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          • December 6, 2014 at 4:08 pm
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            You mean 34 kHz. The relationship is linear.

          • December 6, 2014 at 4:12 pm
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            Of course! I should use a calculator! Thanks.

        • December 6, 2014 at 11:17 pm
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          Of course. Talking about time domain as if it was a different thing than frequency domain makes no sense to me. The 5ms = 68kHz signal is, after all, a 68kHz signal which just happens to last for just one cycle! Yes, one the same xxkHz signals we have already spent years debating(?) whether they are audible or not…

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          • December 7, 2014 at 9:39 am
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            Nik…the higher sample rate benefits more than just the higher frequencies…less trouble with filtering, less pre-ringing (and post-ring) on transients.

        • December 7, 2014 at 2:14 pm
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          Interesting, Laplace transforms are a simple way of solving some ODE’s, nothing special otherwise. Surprised they’re being mentioned in the same breath as Fourier, maybe you should clarify.

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          • December 8, 2014 at 8:25 am
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            Dave, I can’t pretend to be a math expert…I learned about Fourier and Bessel functions in grad school when I studied computer music but not in great depth. I’ll have to investigate.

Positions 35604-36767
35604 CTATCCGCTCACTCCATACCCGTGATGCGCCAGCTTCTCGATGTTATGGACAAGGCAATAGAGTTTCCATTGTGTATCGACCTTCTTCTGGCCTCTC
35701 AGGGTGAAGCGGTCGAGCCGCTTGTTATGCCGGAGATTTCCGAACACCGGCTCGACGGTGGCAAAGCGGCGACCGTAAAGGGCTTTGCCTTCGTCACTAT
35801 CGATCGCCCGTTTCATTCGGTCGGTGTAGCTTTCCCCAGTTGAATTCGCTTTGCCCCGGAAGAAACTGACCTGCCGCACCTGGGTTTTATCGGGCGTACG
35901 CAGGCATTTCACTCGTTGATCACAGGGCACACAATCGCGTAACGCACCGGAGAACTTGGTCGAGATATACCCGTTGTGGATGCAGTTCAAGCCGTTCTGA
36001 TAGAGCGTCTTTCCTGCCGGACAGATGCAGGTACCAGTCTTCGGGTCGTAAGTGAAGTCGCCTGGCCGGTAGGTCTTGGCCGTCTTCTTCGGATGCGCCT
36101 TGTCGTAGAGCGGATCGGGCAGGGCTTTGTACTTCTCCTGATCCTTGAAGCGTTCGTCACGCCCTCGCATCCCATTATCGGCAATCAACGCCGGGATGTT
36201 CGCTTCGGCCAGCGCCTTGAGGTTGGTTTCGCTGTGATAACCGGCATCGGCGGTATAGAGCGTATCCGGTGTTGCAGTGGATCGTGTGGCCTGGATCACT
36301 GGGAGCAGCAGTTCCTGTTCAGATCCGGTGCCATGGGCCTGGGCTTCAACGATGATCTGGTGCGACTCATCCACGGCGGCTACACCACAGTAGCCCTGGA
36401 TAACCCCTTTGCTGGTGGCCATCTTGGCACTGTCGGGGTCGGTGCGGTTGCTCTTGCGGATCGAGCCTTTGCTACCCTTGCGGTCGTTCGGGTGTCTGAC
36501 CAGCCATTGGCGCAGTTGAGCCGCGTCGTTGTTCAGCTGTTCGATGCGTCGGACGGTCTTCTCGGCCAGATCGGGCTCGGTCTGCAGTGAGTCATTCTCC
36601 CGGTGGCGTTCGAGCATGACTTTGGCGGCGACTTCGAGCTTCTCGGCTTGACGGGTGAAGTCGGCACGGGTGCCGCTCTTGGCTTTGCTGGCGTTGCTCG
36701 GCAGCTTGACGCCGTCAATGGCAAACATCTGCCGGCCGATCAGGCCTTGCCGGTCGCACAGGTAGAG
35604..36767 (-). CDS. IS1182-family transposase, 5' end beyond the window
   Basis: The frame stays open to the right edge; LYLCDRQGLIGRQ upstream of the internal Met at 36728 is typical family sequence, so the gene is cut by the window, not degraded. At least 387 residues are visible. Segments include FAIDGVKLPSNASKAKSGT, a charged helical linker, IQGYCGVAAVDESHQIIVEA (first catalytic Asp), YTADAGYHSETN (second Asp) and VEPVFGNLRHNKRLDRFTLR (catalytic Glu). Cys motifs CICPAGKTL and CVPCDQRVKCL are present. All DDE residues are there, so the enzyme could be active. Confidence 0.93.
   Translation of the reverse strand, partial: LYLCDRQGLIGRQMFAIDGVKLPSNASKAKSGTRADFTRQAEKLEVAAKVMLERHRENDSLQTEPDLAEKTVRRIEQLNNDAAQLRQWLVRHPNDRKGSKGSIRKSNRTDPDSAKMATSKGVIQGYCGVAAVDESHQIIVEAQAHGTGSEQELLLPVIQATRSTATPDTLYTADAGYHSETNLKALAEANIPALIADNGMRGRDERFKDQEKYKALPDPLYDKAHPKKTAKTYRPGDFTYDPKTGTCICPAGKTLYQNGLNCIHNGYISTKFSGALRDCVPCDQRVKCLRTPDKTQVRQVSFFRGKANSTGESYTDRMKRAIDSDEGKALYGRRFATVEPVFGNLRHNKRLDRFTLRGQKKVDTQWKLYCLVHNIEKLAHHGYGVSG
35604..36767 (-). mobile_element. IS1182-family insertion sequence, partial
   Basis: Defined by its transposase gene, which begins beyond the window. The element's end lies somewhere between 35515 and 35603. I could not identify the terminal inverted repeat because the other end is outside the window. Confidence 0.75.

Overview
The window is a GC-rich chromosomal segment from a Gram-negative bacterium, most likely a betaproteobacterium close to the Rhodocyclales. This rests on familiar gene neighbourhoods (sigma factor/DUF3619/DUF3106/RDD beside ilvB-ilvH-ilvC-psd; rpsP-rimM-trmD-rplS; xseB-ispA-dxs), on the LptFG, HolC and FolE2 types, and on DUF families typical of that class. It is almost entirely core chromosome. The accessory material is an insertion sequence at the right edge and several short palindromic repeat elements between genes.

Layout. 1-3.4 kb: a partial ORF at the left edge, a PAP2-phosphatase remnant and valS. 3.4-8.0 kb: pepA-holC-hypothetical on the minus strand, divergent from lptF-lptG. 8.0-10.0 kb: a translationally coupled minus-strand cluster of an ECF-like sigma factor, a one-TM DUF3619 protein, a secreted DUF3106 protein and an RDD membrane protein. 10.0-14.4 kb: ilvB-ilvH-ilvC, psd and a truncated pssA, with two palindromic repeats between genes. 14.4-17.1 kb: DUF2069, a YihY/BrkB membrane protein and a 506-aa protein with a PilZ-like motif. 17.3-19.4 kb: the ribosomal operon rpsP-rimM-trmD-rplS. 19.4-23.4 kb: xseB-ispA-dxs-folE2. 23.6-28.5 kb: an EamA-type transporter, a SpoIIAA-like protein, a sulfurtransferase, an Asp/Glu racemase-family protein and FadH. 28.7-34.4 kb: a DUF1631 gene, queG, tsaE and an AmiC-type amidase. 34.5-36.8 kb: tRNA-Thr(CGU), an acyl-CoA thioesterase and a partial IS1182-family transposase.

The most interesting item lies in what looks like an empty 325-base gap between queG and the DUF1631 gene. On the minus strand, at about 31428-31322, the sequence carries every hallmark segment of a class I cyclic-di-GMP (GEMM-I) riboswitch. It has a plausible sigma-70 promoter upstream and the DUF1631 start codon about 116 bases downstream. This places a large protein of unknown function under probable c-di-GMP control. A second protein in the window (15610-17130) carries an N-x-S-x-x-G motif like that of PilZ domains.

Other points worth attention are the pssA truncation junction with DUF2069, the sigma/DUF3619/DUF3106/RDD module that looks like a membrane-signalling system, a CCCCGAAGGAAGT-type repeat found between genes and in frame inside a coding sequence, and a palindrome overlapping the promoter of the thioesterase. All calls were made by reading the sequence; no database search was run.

• December 8, 2014 at 2:47 pm
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            Apologies Mark, the question was aimed at Dick James. BTW, what were you using Bessel functions for; I used them for partially solving PDE’s.

    • December 5, 2014 at 2:07 pm
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      There is undoubtedly marketing speak on the website and in the videos…however, the paper and the patent documents are chock full of compelling information.

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  • December 5, 2014 at 12:49 pm
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    Apparently even people like Robert Hartley of Absolute Sound, with all of his critical listening experience and hundreds of thousands of dollars of listening equipment are not immune to the placebo effect — witness his description of the earth shaking revolutionary sound quality of the new MQA technology. To be honest, I don’t understand how a sophisticated listener like this can imagine that a technology which does not improve on the source material but only the packaging of that material somehow sounds transformationally better than the original CD or LP. What is going on here, and what does this say about all the other reviews in his magazine?

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    • December 5, 2014 at 2:10 pm
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      Robert is a very good writer, knows a lot about audio engineering, and is the head of a successful magazine, however he’s somewhat stuck in the trap of writing about audio. It’s the same flowery language and overblown descriptions…and about a recording done 50 years ago.

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      • December 6, 2014 at 4:10 am
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        To be fair that recording was probably subject to a lot less processing than a modern recording and, despite the limitations of the equipment of the time, might have benefited from a “simpler is better approach”.